Saturday, 20 October 2018

Renewables lobbies fight to stave off Treasury massacre

UK Renewable trade associations are fighting for the survival of the renewable industry against an onslaught led by the Treasury. If the Treasury gets its way almost all future development for renewable energy in the UK will be stopped. Continued incentives and tax breaks for nuclear power, shale gas and conventional power stations will, however, remain in place.

The Treasury is pushing for:

a) An end to the policy of issuing CfDs as part of the scheduled review of electricity market reform which takes place next year. This will leave next year's auction for long term power purchase agreements giving set prices to be paid for developers (contracts for difference - CfDs) as being the last. Although it is expected that a substantial amount of capacity will be awarded to offshore wind developers next year onshore wind and onshore solar projects are not allowed to compete in these auctions. The only exception will be Scottish island inshore wind schemes, a minority of which will actually be built because of the cost of connecting them to the mainland. But the Treasury want all CfD auctions (offshore wind included) to be scrapped after 2019. This would be the biggest act of demolition of the renewables expansion programme of course, but other cuts are said to be discussed including:

b) The ending of all incentives to solar pv, including for solar power exported to the electricity distribution system. Domestic solar generators will receive nothing for this energy in future under plans preferred by the Treasury. This will be a unique humiliation for solar generators who will be the only class of generators in the country who will not be paid for the electricity they send into the grid. It will also  be humiliating in international terms. Even the most conservative US states have rules which mean that solar pv generators must receive basic levels of payment for their exported energy.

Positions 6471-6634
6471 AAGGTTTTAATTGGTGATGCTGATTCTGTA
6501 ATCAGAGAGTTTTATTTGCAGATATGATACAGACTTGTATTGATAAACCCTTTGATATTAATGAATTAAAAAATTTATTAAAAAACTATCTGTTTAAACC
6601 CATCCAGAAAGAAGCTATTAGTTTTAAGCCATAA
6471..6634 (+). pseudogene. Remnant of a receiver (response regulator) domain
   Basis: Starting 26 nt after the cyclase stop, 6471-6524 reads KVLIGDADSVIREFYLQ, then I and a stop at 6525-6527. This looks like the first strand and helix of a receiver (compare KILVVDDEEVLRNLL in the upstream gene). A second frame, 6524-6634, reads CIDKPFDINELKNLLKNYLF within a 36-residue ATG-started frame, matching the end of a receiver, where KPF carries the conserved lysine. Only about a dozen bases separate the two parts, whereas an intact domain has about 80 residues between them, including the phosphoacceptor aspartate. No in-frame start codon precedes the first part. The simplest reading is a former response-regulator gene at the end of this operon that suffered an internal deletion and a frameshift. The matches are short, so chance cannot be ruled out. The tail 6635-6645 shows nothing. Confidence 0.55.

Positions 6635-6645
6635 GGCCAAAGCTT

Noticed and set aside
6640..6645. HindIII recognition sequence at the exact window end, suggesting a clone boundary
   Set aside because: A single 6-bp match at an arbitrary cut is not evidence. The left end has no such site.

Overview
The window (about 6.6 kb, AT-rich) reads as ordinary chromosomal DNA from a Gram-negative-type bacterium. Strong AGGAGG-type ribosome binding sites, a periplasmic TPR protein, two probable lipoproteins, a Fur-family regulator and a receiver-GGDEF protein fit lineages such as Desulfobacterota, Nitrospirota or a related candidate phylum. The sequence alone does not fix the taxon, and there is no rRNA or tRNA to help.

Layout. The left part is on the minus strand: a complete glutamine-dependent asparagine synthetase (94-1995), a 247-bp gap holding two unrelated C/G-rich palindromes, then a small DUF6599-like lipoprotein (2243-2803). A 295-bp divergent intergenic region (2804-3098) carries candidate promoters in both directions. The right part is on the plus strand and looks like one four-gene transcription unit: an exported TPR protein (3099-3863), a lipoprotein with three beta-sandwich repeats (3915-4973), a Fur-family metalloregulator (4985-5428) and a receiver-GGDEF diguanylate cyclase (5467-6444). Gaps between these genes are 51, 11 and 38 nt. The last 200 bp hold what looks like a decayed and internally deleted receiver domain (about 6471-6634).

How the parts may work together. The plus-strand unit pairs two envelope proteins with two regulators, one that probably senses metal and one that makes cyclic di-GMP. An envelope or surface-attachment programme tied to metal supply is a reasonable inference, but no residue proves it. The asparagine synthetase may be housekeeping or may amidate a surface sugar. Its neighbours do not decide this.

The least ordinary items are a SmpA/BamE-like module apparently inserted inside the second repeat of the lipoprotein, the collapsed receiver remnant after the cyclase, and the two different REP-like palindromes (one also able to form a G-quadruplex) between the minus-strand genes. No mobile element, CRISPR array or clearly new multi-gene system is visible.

c) The ending of the carbon price floor which makes fossil fuel more expensive and non-fossil sources relatively cheaper. The Treasury is considering replacing this with an increase in the climate change levy. This raises the price of energy for larger energy users but since 2015 has been levied on energy from renewables as well as other sources. Getting rid of the carbon price floor would shift the balance in electricity generation towards coal and away from non-fossil fuels.

Meanwhile the Minister for Energy Claire Perry is said to be arguing against the Treasury's atavistic tendencies. She has even been arguing for months that CfDs might be offered to onshore wind in the future, although there is absolutely no sign of this happening in terms of Government instruments. I do not doubt her intentions, but alas she seems to be fulfilling, in practice, a role of putting a green facade on Government policies which are heading back towards conventional energy sources. As a minister of state she has little influence on her own, and even if Greg Clarke, her Secretary of State were to wade in to give her more public support (so far he hasn't stirred much), the attitudes of the Treasury still have to be overcome. The Treasury continues to support the preference being given to conventional energy sources.